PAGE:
182 15th St., the foundation race.
The Board of Standards and Appeals met once again last night to discuss the fate of the 62-unit, 11-story development at 182 15th Street in the South Slope. Land-use aficionados will remember that this is one of several disputed projects currently in limbo after the much-praised rezoning of the South Slope in November of last year, where new building heights were severely limited on the streets and expanded on the avenues.
Well, keep hoilding your breath–the B.S.A. made no decision last night concerning the project. It’s due to meet next month–July 25, to be precise–and we’re told a decision will be made then.
The plot of land on which the development sits was originally zoned as R6, which has no maximum height cutoff; rather, height is governed by sky-exposure planes, beginning at 60 feet above the lot line, which the building cannot penetrate. After the rezoning, it turned into R6B, which has a maximum building height of 50 feet–period. The developer of 182 15th Street, Isaac Katan, has been trying to convince the B.S.A. that the foundation of the project was laid prior to the 2005 rezoning, which would allow it to continue under the old zoning. Area residents, in turn, have accused the developer of cheating to beat the deadline, with unsafe and after-hours work without a permit.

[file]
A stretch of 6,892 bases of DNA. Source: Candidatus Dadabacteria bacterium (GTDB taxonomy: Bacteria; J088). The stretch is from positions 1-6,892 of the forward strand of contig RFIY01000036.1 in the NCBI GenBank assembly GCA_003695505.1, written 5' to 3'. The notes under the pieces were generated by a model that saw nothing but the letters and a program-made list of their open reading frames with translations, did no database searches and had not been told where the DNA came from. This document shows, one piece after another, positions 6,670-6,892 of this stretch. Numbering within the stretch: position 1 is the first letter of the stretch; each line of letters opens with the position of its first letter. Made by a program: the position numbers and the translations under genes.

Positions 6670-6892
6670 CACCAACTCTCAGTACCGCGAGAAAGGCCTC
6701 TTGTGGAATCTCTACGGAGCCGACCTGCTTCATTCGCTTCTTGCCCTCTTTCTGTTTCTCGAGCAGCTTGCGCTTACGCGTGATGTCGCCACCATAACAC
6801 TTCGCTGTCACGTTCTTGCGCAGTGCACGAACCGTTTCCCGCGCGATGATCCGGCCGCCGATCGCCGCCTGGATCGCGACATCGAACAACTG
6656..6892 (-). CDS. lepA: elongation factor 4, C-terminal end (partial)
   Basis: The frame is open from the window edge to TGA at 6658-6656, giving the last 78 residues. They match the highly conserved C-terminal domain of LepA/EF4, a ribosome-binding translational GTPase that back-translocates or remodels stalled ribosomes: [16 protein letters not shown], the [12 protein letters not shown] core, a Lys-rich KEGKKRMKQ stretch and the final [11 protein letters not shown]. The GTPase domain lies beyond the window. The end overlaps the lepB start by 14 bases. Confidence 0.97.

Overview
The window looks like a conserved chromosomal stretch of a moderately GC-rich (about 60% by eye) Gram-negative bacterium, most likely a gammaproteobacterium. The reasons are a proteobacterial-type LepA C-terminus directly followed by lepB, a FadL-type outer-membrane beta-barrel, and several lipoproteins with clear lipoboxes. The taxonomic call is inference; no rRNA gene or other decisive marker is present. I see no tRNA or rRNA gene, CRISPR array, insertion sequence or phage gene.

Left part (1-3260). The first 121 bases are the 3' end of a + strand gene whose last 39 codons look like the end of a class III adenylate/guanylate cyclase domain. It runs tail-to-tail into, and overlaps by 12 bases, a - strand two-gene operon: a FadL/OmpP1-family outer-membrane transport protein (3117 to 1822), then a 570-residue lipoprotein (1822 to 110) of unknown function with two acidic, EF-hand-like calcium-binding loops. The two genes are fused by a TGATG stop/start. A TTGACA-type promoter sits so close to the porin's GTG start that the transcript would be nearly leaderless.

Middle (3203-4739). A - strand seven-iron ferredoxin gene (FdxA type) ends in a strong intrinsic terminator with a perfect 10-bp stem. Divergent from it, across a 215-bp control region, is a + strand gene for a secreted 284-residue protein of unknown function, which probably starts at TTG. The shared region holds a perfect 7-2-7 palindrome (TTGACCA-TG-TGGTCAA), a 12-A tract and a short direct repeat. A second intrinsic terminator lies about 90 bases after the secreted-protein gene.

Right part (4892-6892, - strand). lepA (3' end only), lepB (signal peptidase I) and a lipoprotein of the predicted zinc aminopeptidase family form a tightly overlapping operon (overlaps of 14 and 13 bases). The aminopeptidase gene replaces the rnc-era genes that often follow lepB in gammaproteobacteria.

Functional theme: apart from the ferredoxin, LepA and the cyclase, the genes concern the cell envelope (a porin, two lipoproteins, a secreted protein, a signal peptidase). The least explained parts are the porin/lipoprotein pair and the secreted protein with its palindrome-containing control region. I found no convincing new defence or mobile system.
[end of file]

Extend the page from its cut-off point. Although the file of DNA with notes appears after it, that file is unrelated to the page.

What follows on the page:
Reached by phone, Howard Hornstein, the developer’s attorney, was optimistic about the project’s future, but would not paint himself into any corners (after all, he in an attorney), simply saying, Hopefully, [the project] will be sustained. There’s substantial progress on the foundation. We’re hopeful.”